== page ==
Sidsel Overgaard

After taking a semester off from college to intern with Vermont Public Radio in 1999, Sidsel was hooked.  She went on to work as a reporter and producer at WNYC in New York and WAMU in Washington, DC before moving to New Mexico in 2007. 
As KUNM’s Conservation Beat reporter, Sidsel covered news from around the state having to do with protection of our earth, air and water.  She also kept up a blog, earth air waves, filled with all the bits that can’t be crammed into the local broadcast of Morning Edition and All Things Considered.  When not interviewing inspiring people (or sheep), Sidsel could be found doing underdogs with her daughters at the park.
 
 
 

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Music
4:45 pm
Wed February 19, 2014

Years After Tragedy, Norwegian Pop Star Returns To World Stage

Mo performs in 2011, the year he rose to prominence on Norway's version of The X Factor.
Ernst Vikne Wikimedia Commons

Originally published on Thu February 20, 2014 11:36 am

Back in 2011, Mohamed Abdi Farah, who goes by the stage name Mo, seemed to be Norway's next rising pop star. Success on his country's version of The X Factor led to a record deal and the release of several singles, all before his 18th birthday. But then, Mo found himself in the middle of a national nightmare: a mass shooting on the Norwegian island of Utøya.

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The Salt
9:55 am
Wed January 15, 2014

New Nordic Food Gods Loosen Up On Strictly Local Cuisine

The Nordic Food Lab in Copenhagen is where chefs and social scientists explore the raw materials and flavors of Scandinavia.
Courtesy of the Nordic Food Lab

This story begins with a lemon. It appeared not long ago on a houseboat-cum-food lab docked outside Scandinavia's temple of local food, the restaurant noma, in Copenhagen.

"Isn't that, like, the forbidden fruit?," I ask. "Are you allowed to have a lemon here?"

"I don't know why that's sitting there," says Ben Reade, the lab's head of culinary research and development, looking perplexed.

An anthropologist, Mark Emil Tholstrup Hermansen, pipes in, "We have an Italian on the boat."

Reade concurs: "He needs a lemon every so often for staff food."

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The Salt
6:03 am
Wed December 25, 2013

When Is Cinnamon Spice Not So Nice? The Great Danish Debate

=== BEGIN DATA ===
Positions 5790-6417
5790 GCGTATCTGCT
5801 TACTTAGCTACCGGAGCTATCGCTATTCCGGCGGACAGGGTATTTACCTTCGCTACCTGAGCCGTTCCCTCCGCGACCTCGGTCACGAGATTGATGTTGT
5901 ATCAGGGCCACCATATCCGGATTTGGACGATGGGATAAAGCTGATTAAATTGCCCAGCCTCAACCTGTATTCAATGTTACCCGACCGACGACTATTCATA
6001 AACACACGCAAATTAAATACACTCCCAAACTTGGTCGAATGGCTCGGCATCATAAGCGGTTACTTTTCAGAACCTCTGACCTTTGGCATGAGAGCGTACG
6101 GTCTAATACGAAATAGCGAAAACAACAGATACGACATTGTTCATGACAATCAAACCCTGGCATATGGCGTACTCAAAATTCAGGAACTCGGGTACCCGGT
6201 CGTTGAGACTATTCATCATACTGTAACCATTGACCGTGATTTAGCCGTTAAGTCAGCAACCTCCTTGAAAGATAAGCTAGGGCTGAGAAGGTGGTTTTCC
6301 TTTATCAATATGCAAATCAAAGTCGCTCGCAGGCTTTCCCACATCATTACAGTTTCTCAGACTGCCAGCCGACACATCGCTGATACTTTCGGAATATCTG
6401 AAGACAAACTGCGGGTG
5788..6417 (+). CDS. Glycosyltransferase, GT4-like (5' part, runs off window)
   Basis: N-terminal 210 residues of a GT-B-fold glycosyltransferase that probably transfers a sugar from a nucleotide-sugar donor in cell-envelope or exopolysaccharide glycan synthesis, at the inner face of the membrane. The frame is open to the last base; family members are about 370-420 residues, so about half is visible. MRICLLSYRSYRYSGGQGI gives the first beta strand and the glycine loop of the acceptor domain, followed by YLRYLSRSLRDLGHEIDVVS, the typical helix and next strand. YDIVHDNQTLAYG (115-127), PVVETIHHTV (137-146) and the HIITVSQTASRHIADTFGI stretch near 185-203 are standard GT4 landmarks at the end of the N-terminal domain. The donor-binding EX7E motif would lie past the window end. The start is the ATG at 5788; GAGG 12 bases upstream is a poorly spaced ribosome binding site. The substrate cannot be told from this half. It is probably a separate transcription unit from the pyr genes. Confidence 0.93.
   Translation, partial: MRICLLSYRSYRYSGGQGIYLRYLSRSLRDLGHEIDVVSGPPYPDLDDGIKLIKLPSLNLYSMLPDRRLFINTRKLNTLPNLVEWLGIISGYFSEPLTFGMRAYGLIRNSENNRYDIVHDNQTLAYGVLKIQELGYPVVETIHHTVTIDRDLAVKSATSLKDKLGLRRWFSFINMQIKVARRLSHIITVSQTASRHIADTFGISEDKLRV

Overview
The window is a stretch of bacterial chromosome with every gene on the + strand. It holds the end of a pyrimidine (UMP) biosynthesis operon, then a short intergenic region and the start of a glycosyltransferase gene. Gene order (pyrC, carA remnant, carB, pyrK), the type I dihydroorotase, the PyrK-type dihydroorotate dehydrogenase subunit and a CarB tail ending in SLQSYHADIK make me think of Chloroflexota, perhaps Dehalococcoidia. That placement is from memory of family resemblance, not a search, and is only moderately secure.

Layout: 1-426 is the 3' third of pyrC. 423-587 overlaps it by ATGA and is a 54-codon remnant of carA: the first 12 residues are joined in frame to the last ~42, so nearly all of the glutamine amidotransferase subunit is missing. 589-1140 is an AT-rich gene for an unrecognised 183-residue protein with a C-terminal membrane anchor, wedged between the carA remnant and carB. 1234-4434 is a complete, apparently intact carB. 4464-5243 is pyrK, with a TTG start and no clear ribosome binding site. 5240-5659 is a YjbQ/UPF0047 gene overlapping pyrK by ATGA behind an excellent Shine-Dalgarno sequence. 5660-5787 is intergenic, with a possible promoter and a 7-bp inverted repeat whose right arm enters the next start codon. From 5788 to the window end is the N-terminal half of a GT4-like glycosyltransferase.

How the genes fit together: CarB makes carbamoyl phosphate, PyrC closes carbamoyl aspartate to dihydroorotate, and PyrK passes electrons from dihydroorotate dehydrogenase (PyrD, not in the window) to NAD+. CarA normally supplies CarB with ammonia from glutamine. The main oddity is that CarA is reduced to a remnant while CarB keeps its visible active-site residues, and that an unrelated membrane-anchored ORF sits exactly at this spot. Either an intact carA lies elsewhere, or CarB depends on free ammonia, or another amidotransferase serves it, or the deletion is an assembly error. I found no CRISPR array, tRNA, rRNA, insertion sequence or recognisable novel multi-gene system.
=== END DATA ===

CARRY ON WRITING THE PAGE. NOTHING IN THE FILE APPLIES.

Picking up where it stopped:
Ah, the cinnamon swirl: They're beloved by the Danish, but the traditional recipe for these pastries may be too spice-laden for European Union law.
iStockphoto.com

Originally published on Sat December 28, 2013 11:15 am

Who doesn't love a Danish pastry?

And in Denmark, they like their pastries sprinkled with plenty of cinnamon.

But now, Denmark's bakers are being told that their time-honored recipe for the beloved kanelsnegle — or cinnamon swirl — may be unhealthy and against the law. Recent testing by the Danish government found that a large number of the rolls had too much cinnamon — more than the recommended limits set by the European Union.

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Parallels
5:02 pm
Mon December 16, 2013

Denmark's 'Fix Rooms' Give Drug Users A Safe Haven

Inside the drug consumption room in Aarhus, Denmark's second-largest city.
Sidsel Overgaard for NPR

Originally published on Mon December 16, 2013 8:06 pm

Martin Jensen smokes heroin.

In the past, when this gaunt-faced Dane had to hide in elevators and stairwells to feed his addiction, he probably wouldn't have been so willing to advertise that fact. Back then, his days were spent scouring Copenhagen — mostly the notorious Vesterbro neighborhood — for places to smoke, out of sight of the police and children. He says he never felt safe, understandably, given what happened to one of his friends.

"My friend, he [was trying to] get some sleep, when he had smoked," Jensen recalls.

That's when an arsonist stopped by.

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Parallels
12:36 pm
Mon November 18, 2013

Too Cool For (Bike) Helmet Head? Here's One Swedish Solution